It’s said that imitation is the sincerest form of flattery and you can usually tell that something is a practical idea from the number of people who rush to embrace it. Threatened lawsuits over who owns the idea are also a clue that there may be potential in it. When the DeltaWing concept was first introduced at the 2010 Chicago Auto Show as a possible formula for IndyCar, Ben Bowlby’s needle-nosed idea had a lot of skeptical reactions. Now it has imitators including an “exploratory prototype” of a possible production car by Nissan, to be introduced soon at the Tokyo Auto Show.
Though it had skeptics, with initial backing from someone like Chip Ganassi, the DeltaWing did have some credibility, besides some sound engineering behind it. That credibility grew when Dan Panoz started putting money into a DeltaWing LeMans effort under that race’s special experimental class, bringing on Dan Gurney’s All American Racers to build the car and Highcroft Racing to run the team. Nissan signed on to sponsor the team and theoretically provide a powerplant, though in reality the DeltaWing that raced at LeMans in 2012 had an engine that was more General Motors than Nissan, based on a GM WTCC block, though it did have Nissan fuel injection. Though the LeMans effort proved that the DeltaWing was competitive speed-wise with the much larger displacement LMP2 cars, it was crashed out of the race. It also crashed in the 2012 American LeMans Series Petit LeMans endurance race, but was repaired and finished the race in 5th place overall.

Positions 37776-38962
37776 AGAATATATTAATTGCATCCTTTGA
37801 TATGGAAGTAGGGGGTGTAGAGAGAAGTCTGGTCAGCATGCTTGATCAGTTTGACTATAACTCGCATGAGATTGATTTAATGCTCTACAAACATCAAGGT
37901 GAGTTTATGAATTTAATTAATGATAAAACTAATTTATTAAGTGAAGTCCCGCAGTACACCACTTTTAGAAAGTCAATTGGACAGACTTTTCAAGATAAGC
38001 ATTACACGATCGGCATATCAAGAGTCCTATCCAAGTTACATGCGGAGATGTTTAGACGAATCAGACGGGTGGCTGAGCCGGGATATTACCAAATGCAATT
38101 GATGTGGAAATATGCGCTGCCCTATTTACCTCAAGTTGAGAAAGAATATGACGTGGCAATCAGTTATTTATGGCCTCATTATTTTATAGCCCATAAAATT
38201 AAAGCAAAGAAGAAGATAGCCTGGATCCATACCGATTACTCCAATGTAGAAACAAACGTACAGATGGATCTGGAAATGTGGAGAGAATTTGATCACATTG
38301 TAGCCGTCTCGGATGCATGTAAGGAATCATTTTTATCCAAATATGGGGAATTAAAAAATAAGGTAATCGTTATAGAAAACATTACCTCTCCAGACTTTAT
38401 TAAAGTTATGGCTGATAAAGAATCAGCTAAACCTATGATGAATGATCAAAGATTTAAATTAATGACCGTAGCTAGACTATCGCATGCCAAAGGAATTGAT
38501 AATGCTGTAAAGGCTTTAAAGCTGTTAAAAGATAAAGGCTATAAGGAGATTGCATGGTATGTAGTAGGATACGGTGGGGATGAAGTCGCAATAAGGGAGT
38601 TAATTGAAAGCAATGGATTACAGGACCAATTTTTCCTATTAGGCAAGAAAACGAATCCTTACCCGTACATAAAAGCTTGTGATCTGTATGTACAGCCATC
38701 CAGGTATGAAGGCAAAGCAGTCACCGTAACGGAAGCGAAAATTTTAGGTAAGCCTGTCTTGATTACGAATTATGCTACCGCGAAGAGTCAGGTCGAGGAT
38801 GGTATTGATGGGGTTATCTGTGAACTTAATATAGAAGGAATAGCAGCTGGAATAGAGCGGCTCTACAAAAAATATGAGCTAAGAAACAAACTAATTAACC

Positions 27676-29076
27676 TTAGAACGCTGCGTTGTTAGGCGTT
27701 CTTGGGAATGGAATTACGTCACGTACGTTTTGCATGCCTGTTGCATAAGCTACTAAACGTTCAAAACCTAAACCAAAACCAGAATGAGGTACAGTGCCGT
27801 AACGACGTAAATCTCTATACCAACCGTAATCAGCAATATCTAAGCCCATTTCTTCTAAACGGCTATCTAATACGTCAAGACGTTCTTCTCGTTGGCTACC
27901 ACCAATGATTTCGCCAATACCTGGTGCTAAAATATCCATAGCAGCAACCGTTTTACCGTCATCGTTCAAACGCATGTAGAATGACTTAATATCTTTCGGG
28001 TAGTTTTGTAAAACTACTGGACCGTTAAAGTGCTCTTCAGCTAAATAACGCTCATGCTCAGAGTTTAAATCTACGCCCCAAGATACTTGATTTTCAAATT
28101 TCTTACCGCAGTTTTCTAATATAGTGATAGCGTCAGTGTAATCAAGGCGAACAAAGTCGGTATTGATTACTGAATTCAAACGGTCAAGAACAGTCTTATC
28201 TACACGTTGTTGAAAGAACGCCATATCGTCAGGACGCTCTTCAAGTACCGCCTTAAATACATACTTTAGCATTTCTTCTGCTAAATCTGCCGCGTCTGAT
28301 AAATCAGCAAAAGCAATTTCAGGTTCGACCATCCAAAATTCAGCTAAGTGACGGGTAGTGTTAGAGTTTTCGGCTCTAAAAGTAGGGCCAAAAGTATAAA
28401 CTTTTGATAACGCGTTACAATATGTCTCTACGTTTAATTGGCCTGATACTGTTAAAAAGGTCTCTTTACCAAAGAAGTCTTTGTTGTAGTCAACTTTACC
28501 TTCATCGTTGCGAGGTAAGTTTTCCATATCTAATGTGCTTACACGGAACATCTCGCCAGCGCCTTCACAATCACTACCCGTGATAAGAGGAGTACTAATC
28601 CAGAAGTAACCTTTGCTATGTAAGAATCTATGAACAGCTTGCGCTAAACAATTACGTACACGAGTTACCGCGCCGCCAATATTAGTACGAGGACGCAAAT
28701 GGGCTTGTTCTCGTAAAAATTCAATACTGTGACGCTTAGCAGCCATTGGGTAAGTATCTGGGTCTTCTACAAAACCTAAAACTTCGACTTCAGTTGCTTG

After the ’12 Petit LeMans race, Panoz announced that the DeltaWing would be competing in the ALMS series for 2013, without Nissan’s participation. Ben Bowlby and Gurney’s AAR also left the team. The “Nissan” engine was replaced by one built by Panoz’s Elan Motorsports shop based on a Mazda block. Work was begun on a coupe version designed by Simon Marshall, who had worked with Bowlby on the original DeltaWing. The closed car was designed with the merger of ALMS and Grand AM into the United Sports Car Championship in mind. That series starts racing in 2014. Panoz also has announced that he will be making at least three DeltaWing coupes for sale to customers that want to take them racing in the USCC. The open car scored a podium at the ALMS race at Laguna Seca with a 3rd place in the P1 class, with Andy Meyrick and Katherine Legge at the wheel, and a 5th overall at Road America. The coupe was introduced at the race in Austin, where it showed promise but DNF’d, as it did at VIR. The season ended on a high note, credited with a 3rd place P1 finish at Petit LeMans, though a gearbox failure meant it wasn’t running at the end.
Meanwhile, Bowlby has apparently gone to work for Nissan itself and it’s clear that the Japanese automaker’s interest in the DeltaWing concept goes beyond decals and sponsorship with first the announcement that Nissan will be racing at LeMans in 2014 with the ZEOD RC (Zero Emissions On Demand Race Car), a lookalike to the DeltaWing coupe, and now the teasing of the BladeGlider concept car, to be introduced at the upcoming Tokyo Auto Show. The idea behind the DeltaWing is to use two closely spaced narrow front tires to reduce frontal area and overall weight, and concentrate most of the car’s weight on the rear axle. That allows superior aerodynamics as well as good handling and braking performance. Less weight and superior aero means that smaller displacement engines can achieve equal speeds as more powerful cars, and in endurance racing that means fewer pit stops. Tire wear is also said to be reduced.